It’s punishment time in Madhya Pradesh’ Gwalior district. To deal with people breaking lockdown rules and not wearing masks even as coronavirus cases increase around the country, the Gwalior administration has come up with a very Indian parent-esque solution.
Anyone found to be breaking Covid-19 preventive guidelines will be forced to work in hospitals or at police check-posts for three days, district authorities have ruled, adding to the list of punishments officials all over India have resorted to throughout the lockdown period — from raining lathis to making people do sit-ups.
But do punishments work? Indian parents have long been punishing their children for the smallest offences without much success. Psychotherapists have claimed that strict parents in all likelihood turn their children into ‘very skilled and effective liars’. Studies have shown that uber-strict parents are more likely to raise children who engage in substance abuse, and/or stealing and hurting other people.
More and more parents who act like a surveillance system fitted into their kids’ lives want an update on everything — from what they eat and whom they meet to where they go and things they do socially — and unintentionally end up convincing their children that every small decision has to be run past them.
This sense of being in control of an individual’s life is similarly witnessed in India’s administrative system, where every police officer or local official assumes the role of a parent tasked with ‘disciplining’ the average citizen. And the lockdown period has been a model example of this overbearing culture.
The irony of punishments
The coronavirus pandemic brought an unprecedented crisis before India’s administrative machinery with social distancing and wearing of masks becoming basic ground rules. But when a rather hasty lockdown came calling, Indian citizens were left struggling between avoiding a virus and dealing with a police force that was in no mood to show mercy. The police had a field day humiliating and lathi-charging any citizen who was breaking the lockdown. In fact, one police officer in Telangana went to the extent of slapping a woman, a post-graduate doctor, and questioning her for being out so late at night.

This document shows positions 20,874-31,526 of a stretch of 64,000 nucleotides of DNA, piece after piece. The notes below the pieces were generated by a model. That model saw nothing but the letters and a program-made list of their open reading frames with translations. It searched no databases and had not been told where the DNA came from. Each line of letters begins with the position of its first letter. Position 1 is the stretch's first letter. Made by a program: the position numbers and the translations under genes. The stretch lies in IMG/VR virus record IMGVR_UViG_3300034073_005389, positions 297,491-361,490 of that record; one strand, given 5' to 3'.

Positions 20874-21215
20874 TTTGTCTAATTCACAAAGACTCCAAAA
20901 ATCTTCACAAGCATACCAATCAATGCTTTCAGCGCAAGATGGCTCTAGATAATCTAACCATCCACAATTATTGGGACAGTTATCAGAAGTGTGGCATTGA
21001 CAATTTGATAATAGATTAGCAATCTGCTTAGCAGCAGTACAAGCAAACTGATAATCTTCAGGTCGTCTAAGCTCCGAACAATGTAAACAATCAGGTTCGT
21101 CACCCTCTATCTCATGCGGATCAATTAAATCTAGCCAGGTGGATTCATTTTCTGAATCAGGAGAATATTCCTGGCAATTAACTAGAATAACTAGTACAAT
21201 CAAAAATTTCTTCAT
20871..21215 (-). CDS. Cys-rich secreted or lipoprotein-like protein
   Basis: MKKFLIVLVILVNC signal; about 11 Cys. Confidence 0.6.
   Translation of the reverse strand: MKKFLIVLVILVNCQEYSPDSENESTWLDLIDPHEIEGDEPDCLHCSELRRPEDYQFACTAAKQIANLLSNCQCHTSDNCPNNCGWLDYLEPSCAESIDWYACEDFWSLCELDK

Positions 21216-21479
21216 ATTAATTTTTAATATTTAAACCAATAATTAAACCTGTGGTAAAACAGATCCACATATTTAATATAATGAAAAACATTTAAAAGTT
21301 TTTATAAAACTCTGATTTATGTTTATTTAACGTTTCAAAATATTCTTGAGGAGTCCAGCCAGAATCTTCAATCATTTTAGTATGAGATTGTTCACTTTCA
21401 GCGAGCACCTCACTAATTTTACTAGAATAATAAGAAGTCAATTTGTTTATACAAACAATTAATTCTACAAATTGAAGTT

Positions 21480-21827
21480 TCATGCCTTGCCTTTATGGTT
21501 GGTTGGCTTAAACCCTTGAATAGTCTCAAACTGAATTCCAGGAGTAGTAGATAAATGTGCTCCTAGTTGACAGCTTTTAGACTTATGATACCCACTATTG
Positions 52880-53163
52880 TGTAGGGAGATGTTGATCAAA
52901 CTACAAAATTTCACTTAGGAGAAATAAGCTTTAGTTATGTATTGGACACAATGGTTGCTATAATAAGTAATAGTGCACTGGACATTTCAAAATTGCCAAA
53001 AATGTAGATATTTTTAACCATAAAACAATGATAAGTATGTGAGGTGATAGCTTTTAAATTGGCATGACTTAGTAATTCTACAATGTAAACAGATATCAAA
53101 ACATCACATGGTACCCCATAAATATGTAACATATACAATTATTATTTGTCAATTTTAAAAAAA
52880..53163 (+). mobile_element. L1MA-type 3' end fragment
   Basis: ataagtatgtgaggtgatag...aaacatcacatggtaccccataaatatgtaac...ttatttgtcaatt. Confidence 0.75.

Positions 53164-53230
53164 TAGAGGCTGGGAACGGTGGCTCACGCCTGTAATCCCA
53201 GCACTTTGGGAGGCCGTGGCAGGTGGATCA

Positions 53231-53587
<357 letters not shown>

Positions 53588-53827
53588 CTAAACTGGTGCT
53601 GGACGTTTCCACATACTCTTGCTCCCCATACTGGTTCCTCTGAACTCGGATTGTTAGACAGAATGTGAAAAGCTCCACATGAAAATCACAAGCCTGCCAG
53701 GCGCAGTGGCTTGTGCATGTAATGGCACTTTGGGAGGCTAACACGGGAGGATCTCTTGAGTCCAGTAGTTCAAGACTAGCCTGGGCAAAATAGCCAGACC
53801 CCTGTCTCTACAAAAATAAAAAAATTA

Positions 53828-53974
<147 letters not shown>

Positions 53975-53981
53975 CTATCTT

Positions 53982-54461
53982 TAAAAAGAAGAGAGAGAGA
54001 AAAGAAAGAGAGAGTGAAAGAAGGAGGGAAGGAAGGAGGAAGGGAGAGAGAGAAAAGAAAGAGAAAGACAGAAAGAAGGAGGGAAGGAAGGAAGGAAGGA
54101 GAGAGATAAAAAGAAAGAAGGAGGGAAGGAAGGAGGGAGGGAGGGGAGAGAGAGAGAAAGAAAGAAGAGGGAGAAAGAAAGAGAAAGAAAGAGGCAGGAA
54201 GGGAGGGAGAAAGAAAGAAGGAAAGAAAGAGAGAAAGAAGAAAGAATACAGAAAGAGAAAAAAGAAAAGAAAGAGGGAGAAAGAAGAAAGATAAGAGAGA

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At other times, officers, such as those in Jharkhand, made people do ‘sit-ups’ for violating the rules. Yes, the same uthak-baithak employed by school teachers, which instead of being a corrective measure, end up being a method to humiliate students. Mostly, though, police beat up people, including those merely out buying essential goods.
The decision taken by authorities in Gwalior to reinstate the importance of Covid-19 guidelines misses the point by a mile. Doesn’t forcing citizens to work in hospitals or be on guard duty at police check-posts expose them to the risk of contracting the coronavirus? A ‘punishment’ for breaking a rule meant to save them from the virus takes them closer to the possibility of contracting it.
There is a larger trend in Indian punishment at play here. Indians love to punish those they ‘command’ with such impunity and blindness that they end up perpetuating the very same thing they aimed to prevent. Just like Indian parents, where enforcing strictness only makes the children lie more.
Authorities in their relentless pursuit to maintain law and order end up infantilising their citizens. People must be allowed to believe that they are upstanding citizens and following health guidelines is their responsibility. Constant reminders through public announcements in localities should be practised. Instances of infraction should only be dealt with further exhortations to follow the rule — not by raining lathis.
A better, more effective way is to order shopkeepers to refuse service to anyone not wearing a mask. Not only will that achieve the purpose but it will also put the responsibility of upholding rules and regulations with highest regards on the citizens.
The ways in which the lockdown has been imposed in India demand a serious reconsideration of how the authorities respond to a crisis and treat their own people.
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